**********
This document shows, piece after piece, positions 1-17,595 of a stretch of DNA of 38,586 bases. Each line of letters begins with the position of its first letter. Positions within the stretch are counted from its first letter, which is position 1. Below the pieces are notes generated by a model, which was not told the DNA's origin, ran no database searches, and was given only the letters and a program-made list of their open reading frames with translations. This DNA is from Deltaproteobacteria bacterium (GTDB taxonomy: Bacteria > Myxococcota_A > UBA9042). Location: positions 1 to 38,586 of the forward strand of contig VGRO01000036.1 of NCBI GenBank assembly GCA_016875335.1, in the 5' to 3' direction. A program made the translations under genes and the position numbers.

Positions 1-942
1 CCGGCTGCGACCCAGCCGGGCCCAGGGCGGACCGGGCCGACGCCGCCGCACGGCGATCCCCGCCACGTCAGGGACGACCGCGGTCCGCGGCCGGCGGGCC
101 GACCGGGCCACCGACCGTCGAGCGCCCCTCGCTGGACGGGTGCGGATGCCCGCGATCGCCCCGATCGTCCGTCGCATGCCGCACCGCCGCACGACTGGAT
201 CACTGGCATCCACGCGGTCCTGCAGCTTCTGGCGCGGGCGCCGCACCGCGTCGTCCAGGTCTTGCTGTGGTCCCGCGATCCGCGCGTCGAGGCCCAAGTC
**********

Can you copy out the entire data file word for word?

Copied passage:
This document shows, piece after piece, positions 1-17,595 of a stretch of DNA of 38,586 bases. Each line of letters begins with the position of its first letter. Positions within the stretch are counted from its first letter, which is position 1. Below the pieces are notes generated by a model, which was not told the DNA's origin, ran no database searches, and was given only the letters and a program-made list of their open reading frames with translations. This DNA is from Deltaproteobacteria bacterium (GTDB taxonomy: Bacteria > Myxococcota_A > UBA9042). Location: positions 1 to 38,586 of the forward strand of contig VGRO01000036.1 of NCBI GenBank assembly GCA_016875335.1, in the 5' to 3' direction. A program made the translations under genes and the position numbers.

Positions 1-942
1 CCGGCTGCGACCCAGCCGGGCCCAGGGCGGACCGGGCCGACGCCGCCGCACGGCGATCCCCGCCACGTCAGGGACGACCGCGGTCCGCGGCCGGCGGGCC
101 GACCGGGCCACCGACCGTCGAGCGCCCCTCGCTGGACGGGTGCGGATGCCCGCGATCGCCCCGATCGTCCGTCGCATGCCGCACCGCCGCACGACTGGAT
201 CACTGGCATCCACGCGGTCCTGCAGCTTCTGGCGCGGGCGCCGCACCGCGTCGTCCAGGTCTTGCTGTGGTCCCGCGATCCGCGCGTCGAGGCCCAAGTC